According to the Savills report, analysis shows that North Scotland is a lower value area, due to the poorer physical growing conditions, variable tree growth and extended distance to timber markets.

However, the 2019, analysis reveals that across the market North Scotland witnessed the highest rise in average values from £5,630 to £8,180 (45%) per net productive hectare. The rise compares to average annual growth of 7% over the past seven years.

Furthermore, according to the report, this reflects improving timber prices in the region as markets become more competitive, and also a distillation of money from the prime market areas as investors become frustrated by the lack of purchasing opportunities.

With the exception of Central Scotland – where the number of hectares sold was largely unchanged – North Scotland was the only region to sell more hectares in 2019 than 2018, reporting an increase of 800ha.

In relation to Central Scotland, the average value of net productive forest rose by 31% during the 2019 forest year to £12,760/ha. This sharp rise compares to average annual growth of 6% between 2012 and 2018 and was largely a result of some high prices paid in Argyll, which is now considered a mainstream investment area.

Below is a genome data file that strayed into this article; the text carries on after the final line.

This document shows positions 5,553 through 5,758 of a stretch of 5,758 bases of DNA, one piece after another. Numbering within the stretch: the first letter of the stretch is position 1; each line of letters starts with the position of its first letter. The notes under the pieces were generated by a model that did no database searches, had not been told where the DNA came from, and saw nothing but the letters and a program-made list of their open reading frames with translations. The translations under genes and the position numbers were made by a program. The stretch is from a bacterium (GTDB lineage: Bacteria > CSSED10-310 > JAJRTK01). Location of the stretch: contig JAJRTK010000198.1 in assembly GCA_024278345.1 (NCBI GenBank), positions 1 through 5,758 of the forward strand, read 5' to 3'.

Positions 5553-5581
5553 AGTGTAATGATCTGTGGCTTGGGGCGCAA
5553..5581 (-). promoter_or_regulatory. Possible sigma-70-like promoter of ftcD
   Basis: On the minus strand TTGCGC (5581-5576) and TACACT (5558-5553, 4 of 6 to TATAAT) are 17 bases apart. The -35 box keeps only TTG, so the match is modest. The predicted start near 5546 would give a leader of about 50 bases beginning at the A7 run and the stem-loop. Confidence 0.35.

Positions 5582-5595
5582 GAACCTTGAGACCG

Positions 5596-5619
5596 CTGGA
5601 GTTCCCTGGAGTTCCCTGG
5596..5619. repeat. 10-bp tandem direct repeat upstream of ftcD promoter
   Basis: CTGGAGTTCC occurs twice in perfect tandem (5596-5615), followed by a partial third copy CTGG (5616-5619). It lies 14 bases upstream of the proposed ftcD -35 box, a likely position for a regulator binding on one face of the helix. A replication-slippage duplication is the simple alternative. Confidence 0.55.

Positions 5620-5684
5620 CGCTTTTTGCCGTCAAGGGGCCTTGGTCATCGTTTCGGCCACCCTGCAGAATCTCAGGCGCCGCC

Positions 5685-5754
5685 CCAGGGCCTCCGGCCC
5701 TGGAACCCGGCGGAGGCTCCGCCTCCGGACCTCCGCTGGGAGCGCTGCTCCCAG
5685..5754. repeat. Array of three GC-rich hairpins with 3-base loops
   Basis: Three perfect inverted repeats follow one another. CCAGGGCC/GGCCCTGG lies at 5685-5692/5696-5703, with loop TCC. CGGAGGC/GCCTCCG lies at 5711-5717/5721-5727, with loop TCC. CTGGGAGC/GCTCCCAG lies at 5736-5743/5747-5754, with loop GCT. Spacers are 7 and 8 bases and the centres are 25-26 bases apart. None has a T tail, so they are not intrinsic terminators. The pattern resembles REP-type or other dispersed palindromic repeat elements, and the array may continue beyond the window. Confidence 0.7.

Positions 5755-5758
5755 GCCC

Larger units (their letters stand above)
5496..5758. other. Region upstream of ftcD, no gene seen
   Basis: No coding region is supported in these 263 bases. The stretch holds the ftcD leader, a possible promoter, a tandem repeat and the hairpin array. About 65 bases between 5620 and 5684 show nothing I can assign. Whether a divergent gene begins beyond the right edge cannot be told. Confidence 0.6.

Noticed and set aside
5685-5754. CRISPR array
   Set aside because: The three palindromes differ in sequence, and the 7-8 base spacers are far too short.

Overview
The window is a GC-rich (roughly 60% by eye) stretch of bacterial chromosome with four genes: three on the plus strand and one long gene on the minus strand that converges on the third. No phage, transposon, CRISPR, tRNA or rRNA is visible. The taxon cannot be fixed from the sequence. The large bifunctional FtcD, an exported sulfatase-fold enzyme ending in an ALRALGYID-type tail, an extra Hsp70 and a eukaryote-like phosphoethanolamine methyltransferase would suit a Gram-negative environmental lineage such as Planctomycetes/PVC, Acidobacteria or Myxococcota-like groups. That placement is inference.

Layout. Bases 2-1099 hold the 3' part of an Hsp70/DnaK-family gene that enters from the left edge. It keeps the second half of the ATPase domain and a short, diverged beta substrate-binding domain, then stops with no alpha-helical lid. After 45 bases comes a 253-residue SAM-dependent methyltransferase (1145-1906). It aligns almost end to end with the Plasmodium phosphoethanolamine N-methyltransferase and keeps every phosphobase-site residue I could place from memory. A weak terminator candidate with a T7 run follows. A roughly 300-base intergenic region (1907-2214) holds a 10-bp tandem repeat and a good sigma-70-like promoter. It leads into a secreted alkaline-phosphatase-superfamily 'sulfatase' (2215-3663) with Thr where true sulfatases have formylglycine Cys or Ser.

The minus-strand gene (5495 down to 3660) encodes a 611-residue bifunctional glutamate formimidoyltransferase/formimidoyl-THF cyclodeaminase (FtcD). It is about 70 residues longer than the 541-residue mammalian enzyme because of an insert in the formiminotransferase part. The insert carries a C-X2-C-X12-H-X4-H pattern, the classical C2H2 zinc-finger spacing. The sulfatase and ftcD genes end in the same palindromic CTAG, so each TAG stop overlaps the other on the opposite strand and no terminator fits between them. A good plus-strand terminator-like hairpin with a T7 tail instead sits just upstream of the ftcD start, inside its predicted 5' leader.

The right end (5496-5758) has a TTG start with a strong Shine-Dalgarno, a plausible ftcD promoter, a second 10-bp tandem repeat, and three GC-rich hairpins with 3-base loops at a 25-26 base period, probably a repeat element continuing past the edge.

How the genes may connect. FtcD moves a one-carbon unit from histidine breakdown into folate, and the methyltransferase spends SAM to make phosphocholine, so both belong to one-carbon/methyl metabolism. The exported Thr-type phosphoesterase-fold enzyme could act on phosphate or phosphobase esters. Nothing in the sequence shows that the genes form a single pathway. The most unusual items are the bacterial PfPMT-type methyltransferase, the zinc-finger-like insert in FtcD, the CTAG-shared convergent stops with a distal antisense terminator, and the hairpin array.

Savills-figure-3

Savills-figure-3

Although Central Scotland experienced no real change in the number of hectares sold, it had the largest market share across Scotland, England and Wales at 34% with just under 5,000ha transacted.

In reference to South Scotland, in the 2019 forest year average values rose by 38% to £15,170 per net productive hectare. This strong growth follows a slight dip in 2018, according to the report.

Although the number of hectares sold was -17% less than the 2018 forest year, South Scotland’s market share was the second largest of all the regions.

In Scotland, the south remains the “most competitive area for timber marketing”, and forests here “benefit from excellent physical conditions leading to fast, even growth”.

England And Wales

In line with the previous year’s average, values are boosted by a scarcity of productive woodland for sale (figure 4).

The average price of commercial forestry traded in England and Wales is higher than any Scottish region and since 2013 has cost over £10,000 per productive hectare.

Although the 2019 forest year reports a slower rate of value growth in England and Wales (5%) compared to the Scottish regions, average net productive values were above £16,000/ha.

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(Source – Agriland – Hayley Lynch – 16/05/2020 – All Images Courtesy of The Forestry Market)

Savills Report – The Forestry Market – March 2019